Paintball skirmish, probably the closest thing to armed combat a civilian can experience, has long been a pastime for Sydneysiders. Yet many, myself included, have lacked the organisation or motivation to free up the day and head to the city’s outer suburbs to play. Enter Spitfire Paintball, a 3000-square metre warehouse in Concord that’s open till late seven days a week – and best of all, it’s only a 15 minute drive from the CBD.
Time Out’s crew of twelve arrived after work one evening and the Spitfire staff kitted us out with camouflage jumpsuits, an ammunition belt, team-coloured protective masks and, of course, our guns. Breastplates are complimentary for the ladies, but there is a $10 charge for male “protection”, so us boys went commando – a decision that only one regretted. And after my favourite Hawaiian shirt’s success in the dating battleground for Time Out’s Speed Dating feature a few months back, the editorial team encouraged me to sport the garment on my latest mission.
We opted for the $50 deal, which gets you 200 paintballs each, but you can step it to 600 ($100) or even 1000 ($150). The good news is that weekday players receive an extra 200 paintballs each on the house, and 400 each proved plenty for nearly two hours of play across the three arenas.
Spitfire’s super friendly staff do a great job of mixing up gameplay and keeping the mood joyous, and the cheesy-but-awesome tracks they crank add to the fun, too. But make no mistake about it: paintballs sting! I became familiar with the sensation on the inflatable wonderland known as the Sup’Air Tournament field, when a dozen paintballs struck my ego at 200 feet per second on a failed mission to capture the flag. The Hawaiian shirt made me stand out like a hipster at the cricket and I couldn’t help but wonder if I’d been set up by my colleagues – fooled by promises of a literary totem.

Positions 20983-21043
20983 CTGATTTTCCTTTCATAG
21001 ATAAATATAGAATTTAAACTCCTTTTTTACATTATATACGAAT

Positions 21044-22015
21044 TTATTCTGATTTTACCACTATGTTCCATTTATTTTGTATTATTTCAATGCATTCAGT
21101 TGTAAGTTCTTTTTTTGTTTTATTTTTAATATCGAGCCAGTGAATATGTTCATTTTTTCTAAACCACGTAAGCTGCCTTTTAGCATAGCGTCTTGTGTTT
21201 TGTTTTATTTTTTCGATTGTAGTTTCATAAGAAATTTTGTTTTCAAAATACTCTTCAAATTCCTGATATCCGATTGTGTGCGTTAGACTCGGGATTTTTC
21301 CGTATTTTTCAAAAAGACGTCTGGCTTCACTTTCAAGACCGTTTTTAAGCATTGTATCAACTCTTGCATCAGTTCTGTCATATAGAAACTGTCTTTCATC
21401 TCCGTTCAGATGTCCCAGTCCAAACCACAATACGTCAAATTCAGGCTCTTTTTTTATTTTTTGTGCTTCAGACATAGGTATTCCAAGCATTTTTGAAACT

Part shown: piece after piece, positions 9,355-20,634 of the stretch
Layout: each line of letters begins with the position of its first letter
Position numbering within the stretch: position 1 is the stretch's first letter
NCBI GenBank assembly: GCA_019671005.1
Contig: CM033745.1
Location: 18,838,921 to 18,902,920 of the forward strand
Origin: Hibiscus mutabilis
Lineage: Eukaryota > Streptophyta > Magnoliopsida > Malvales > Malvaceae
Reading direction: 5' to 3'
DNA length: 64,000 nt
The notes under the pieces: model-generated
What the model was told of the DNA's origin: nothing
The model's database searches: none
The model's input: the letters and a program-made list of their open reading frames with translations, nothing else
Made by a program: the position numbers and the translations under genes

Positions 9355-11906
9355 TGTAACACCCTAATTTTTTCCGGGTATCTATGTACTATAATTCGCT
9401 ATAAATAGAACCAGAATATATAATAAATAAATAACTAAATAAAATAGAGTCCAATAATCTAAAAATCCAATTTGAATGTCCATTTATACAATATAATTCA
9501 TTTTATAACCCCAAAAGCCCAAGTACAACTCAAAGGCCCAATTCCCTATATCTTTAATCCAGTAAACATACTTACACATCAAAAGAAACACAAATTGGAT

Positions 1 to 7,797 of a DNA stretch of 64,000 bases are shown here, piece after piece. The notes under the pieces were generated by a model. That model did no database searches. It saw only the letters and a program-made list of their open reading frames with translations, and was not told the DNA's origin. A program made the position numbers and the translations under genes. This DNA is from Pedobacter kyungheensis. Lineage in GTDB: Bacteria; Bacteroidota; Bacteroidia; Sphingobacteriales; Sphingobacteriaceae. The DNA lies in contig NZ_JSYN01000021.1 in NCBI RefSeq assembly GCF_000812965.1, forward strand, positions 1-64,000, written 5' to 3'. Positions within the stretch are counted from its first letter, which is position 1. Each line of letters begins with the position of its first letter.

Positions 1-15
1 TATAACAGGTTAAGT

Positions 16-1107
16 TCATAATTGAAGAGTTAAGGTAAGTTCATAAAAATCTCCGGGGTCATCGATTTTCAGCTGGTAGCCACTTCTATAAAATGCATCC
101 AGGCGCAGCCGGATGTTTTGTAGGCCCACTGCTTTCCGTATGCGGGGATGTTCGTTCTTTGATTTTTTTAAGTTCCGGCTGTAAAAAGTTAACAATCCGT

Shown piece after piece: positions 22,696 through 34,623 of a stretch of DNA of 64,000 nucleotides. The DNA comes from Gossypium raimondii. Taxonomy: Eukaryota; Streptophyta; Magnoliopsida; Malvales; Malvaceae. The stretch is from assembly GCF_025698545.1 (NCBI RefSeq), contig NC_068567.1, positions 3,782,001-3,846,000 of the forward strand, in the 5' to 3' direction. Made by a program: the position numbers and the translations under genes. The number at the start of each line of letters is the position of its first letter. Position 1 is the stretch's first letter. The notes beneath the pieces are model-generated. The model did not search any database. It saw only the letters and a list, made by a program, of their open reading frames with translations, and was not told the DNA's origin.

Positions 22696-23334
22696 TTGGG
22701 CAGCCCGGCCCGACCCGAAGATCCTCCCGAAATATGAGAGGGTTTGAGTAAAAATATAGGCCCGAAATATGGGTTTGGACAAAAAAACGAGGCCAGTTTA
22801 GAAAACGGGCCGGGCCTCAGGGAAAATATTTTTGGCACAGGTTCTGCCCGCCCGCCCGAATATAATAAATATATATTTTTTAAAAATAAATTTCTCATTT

Next it was time to Beat the Bank Robbers – a chaotic siege shootout not for the faint-hearted – before moving onto the largest and most impressive arena, the Urban Warfare Field. Old cars, sandbags, tires, garbage bins and small wooden rooms are scattered around to create an apocalyptic (but kind of cute) aesthetic. Here, tact is worth more than trigger-happiness, particularly as ammo starts to run low and fatigue sets in.
Determined to be the last man standing in the final elimination round, I lingered around the dark corners of the field and timed my footsteps with the blaring beat of ‘I Love the Nightlife’ concealing my movements. Holding my breath, I carefully peered out through a window frame toward the opposition and... BAM! A splatter of purple paint covered my mask.
My night was over. And in all honesty, I needed a breather.
Paintball is a sweaty, intense and occasionally brutal experience, but this is by no means an activity only for wannabe macho-men. There are more laughs than screams, and as for the bruises, they look worse than they feel and lend some cred to the tall tales you will spin for the next week. A word of warning though, whilst the honour rule states that a retreating player cannot be shot, unless your crew is more ethical than mine, expect some welts on your back.
Our only criticism of Spitfire is that the masks tend to fog up quite quickly, leading to, or creating a good excuse for, some friendly fire. The staff, however, assured us some new, more fog-resistant masks are on their way. And we look forward to that nearly as much as Glow in the Dark Paintball, also coming soon.